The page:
The students were killed for freedom of speech, which is something that people in the U.S. are protected under the First Amendment . Their protesting and stance against injustice is something familiar to the people of San Francisco and many others across the nation, however, activism is essentially suicide in Mexico.
USF’S RESPONSE TO GUERRERO
Luis Enrique Bazan, associate director for Global Social Justice and Community Action and director of the Arrupe Immersion Program, addressed the way the crisis will affect the program scheduled to depart for Mexico in March.
“Our students traveling to Puebla in March are going to face this tragedy head on, and then it will become personal,” he said about the upcoming trip.
He hopes that the students will return with a newfound perspective and need to raise awareness about what they saw. It is important that their motivation come from the connections they make during their stay. Even though the trip is not happening for a couple months, the mass-homicide of the students will all but be forgotten, explained Bazan.
“There is a misconception about what the university should do and what the students should do,” said Balzan, in regards to the activism of USF students who are aware of the current conditions in Mexico. He explained that some students have turned to USF and have demanded a course of action from the university.
Bazan’s response to what students should do was simple: “As students, you are more than society’s future, you are it’s present.” In other words, if anyone should stand against what happened to the students it should be us because no one represents them better than we do, explained Bazan.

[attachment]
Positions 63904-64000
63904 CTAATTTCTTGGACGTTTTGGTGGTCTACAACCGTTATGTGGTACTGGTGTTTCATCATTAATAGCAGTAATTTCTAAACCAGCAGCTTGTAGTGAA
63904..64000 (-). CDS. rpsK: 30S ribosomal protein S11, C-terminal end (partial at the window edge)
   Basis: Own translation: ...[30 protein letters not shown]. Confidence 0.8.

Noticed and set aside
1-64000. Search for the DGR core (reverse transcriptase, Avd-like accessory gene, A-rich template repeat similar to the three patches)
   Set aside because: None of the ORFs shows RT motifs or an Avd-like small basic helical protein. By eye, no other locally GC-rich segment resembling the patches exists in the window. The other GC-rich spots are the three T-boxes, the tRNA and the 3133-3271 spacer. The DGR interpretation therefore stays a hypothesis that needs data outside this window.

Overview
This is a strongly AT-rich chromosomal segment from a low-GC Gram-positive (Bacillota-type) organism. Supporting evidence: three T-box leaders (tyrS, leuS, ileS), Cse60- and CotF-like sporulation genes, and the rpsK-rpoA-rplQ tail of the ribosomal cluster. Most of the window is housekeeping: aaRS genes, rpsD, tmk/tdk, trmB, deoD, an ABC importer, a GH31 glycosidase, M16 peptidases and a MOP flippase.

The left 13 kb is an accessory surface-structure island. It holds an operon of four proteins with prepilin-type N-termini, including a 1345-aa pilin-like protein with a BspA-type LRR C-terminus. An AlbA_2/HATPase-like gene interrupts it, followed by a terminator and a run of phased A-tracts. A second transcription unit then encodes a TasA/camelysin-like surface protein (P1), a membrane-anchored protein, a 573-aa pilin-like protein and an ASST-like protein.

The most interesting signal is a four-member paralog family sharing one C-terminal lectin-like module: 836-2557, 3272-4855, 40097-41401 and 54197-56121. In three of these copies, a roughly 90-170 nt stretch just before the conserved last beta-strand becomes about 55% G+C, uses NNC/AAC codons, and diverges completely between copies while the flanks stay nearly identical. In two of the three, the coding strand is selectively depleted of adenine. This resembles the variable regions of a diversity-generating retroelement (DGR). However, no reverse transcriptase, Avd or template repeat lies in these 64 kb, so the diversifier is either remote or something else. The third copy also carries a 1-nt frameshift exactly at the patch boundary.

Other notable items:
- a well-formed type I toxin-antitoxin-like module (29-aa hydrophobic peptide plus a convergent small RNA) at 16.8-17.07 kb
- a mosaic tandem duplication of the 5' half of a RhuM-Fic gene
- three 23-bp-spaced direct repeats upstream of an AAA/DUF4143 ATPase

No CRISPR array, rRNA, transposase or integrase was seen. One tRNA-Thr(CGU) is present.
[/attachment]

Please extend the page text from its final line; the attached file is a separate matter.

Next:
USF professors are making an effort to integrate the situation in Guerrero into class time.
Theology Professor Wendy Monique Arce dedicated a time in her Religion of U.S. Latinos class to discuss the 43 students who were killed in Guerrero. When she asked the class about the issue, very few knew about it. Even fewer students were keeping themselves updated about it.
“The problem with this is that our lives in California are directly linked to Mexico,” said Arce. “Our livelihood is based on the suffering of their people. Our consumerism and the drug market. Our lives are interrelated.”
Alexa Gonzalez, a Latin American Studies major, is from Nogales, which is a bordertown between the U.S. and Mexico. Nogales was violently affected by the war on drugs, which skyrocketed after 2006 when Felipe Calderon took office.
“He’s [Peña Nieto] mishandling everything. People strayed away from democracy by electing him. But he’s incompetent,” said Gonzalez.
His impeachment is one of the many reform changes that people are fighting for. The outcome could potentially redefine Mexican politics, and whether or not gravitating back to a more democratic society would improve conditions for them is unclear. The current government’s shortcomings have resulted in a country full of people screaming “Ya Me Canse” or “I’m Tired” of the inhumane living conditions.